I don’t want to be standing on the tennis court and thinking, Oh, my gosh, if I win this match I’ll be qualified to play the Olympics.

You know, it’s everybody’s dream.  I just try to put it away, put it aside for now, focus on the tennis, focus on my matches.

If God let’s me win and play at the Olympics, it will be amazing, of course.

 

Q.  So what stuck so well in your game?  Jelena talked about the amount of spin on your forehand and how that really bugged her.  Do you think that’s your biggest weapon right now?  Talk about what’s working so well.

VARVARA LEPCHENKO:  Yeah, I think I didn’t really know that, but I hit a day before with Patrick McEnroe, and he told me, Wow, you’re hitting your forehand amazing.  You should use it during the match against Jelena.

I tried to execute that plan and tried to play my forehand as much as I could.  Yeah, it did help.  I’ve been hearing a lot ‑‑ well, not very consistently, but a lot people keep saying to me, Wow, you’re hitting like a man from your forehand side.  You have a lot of the spin.  A lot girls are hitting flat.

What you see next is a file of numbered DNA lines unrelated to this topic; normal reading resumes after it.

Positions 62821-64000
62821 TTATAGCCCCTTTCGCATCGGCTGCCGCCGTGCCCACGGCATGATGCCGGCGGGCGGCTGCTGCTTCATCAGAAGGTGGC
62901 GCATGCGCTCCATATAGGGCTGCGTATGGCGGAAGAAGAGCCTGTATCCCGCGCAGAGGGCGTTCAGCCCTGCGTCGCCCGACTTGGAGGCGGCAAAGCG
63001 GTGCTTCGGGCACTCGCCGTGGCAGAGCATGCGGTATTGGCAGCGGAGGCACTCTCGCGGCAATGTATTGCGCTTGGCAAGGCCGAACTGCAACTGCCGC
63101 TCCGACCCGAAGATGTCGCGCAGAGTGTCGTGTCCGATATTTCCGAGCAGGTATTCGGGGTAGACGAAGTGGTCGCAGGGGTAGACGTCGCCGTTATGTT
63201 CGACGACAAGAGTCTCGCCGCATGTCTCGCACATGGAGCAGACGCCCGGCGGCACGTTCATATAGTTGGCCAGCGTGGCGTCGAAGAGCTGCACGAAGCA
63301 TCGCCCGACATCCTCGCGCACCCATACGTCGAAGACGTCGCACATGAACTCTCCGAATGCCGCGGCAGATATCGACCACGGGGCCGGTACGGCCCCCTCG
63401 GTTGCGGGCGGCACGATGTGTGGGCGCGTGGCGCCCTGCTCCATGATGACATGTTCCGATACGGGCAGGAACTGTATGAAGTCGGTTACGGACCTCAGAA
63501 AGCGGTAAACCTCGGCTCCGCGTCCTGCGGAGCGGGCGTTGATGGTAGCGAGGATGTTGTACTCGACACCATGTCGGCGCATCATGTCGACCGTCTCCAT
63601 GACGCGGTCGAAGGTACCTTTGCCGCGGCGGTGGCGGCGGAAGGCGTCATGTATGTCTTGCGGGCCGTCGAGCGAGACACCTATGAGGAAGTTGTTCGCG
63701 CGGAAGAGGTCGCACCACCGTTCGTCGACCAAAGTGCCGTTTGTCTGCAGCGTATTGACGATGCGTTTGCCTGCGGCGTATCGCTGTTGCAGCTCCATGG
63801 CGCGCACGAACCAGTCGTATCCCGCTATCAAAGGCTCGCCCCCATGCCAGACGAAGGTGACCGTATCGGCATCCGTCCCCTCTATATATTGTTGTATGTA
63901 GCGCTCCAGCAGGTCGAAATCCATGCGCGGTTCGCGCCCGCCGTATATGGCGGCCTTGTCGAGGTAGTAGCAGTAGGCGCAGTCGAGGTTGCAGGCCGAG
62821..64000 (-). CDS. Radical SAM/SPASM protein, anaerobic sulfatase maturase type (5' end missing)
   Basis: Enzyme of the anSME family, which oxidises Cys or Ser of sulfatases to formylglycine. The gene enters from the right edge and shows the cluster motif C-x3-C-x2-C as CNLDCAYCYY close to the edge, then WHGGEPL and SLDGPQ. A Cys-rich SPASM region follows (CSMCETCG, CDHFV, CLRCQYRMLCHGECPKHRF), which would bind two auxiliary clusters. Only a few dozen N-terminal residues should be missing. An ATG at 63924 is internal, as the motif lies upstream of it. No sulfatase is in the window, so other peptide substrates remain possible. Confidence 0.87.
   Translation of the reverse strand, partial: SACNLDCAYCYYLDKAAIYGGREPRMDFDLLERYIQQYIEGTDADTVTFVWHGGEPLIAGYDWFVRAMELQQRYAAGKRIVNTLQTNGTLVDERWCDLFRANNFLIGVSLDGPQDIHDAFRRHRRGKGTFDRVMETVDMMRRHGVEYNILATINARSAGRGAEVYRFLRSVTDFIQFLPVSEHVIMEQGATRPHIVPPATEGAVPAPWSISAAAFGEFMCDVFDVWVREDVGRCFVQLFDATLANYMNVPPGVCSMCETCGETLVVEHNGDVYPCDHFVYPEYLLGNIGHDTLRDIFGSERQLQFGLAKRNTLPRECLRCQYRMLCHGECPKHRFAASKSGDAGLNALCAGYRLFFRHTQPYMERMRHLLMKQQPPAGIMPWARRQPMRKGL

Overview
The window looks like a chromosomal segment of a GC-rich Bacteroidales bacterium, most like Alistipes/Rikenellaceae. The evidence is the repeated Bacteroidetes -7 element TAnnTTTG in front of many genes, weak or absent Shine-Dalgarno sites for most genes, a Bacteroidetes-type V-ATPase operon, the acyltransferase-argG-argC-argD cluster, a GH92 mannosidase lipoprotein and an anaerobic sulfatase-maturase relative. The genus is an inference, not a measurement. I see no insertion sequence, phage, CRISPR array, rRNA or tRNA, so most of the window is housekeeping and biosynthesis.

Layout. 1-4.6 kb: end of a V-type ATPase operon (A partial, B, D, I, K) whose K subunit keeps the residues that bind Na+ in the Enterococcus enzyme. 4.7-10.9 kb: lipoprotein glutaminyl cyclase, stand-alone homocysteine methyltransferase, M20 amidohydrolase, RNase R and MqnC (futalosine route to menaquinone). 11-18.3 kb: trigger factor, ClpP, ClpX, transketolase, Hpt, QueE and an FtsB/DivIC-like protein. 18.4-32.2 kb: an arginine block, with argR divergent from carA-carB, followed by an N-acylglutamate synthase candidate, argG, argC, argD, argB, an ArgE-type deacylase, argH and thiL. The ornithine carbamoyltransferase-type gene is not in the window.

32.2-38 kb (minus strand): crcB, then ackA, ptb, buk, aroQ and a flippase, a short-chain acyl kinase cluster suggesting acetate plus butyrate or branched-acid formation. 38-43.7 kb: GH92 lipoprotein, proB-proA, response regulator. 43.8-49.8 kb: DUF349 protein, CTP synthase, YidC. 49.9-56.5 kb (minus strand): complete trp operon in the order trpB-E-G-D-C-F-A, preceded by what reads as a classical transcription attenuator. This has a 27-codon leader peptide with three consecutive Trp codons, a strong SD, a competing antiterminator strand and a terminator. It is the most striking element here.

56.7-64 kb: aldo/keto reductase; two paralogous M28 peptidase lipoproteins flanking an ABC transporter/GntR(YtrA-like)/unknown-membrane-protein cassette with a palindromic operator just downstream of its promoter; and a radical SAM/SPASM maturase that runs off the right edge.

That also gives me a belief in myself that I have something special, that weapon that can help me out.

 

Q.  You want to talk about the mental battles within that match.  You had a fight‑back in the first set; chances in the second set; a fight again in the third set.  It seemed up and down there, huh?

VARVARA LEPCHENKO:  Well, you know, when I started out, I didn’t really know her game.  Like I’ve never played against her.  I only practiced once on the grass last year.  I couldn’t really remember how she hits the ball.

She started out really well and wasn’t missing and hitting pretty well.  I was still trying to find my game out there.  Once I like got into it, I started playing well and consistently, and just, you know, I went for my shots and everything.

And then in the second set I think I lost the rhythm as well.  Again she started very consistently, she played really good couple of games, but I stick to my game plan.

In the end we had a lot long rallies, so it wasn’t mental.  It was more physical.  She hit couple lucky shots and I missed couple shots that were supposed to be in and was very close to the line.

So I lost that, but I knew that now we’re even in the third set, so it’s just a matter of who’s going to battle it out and stay in the match.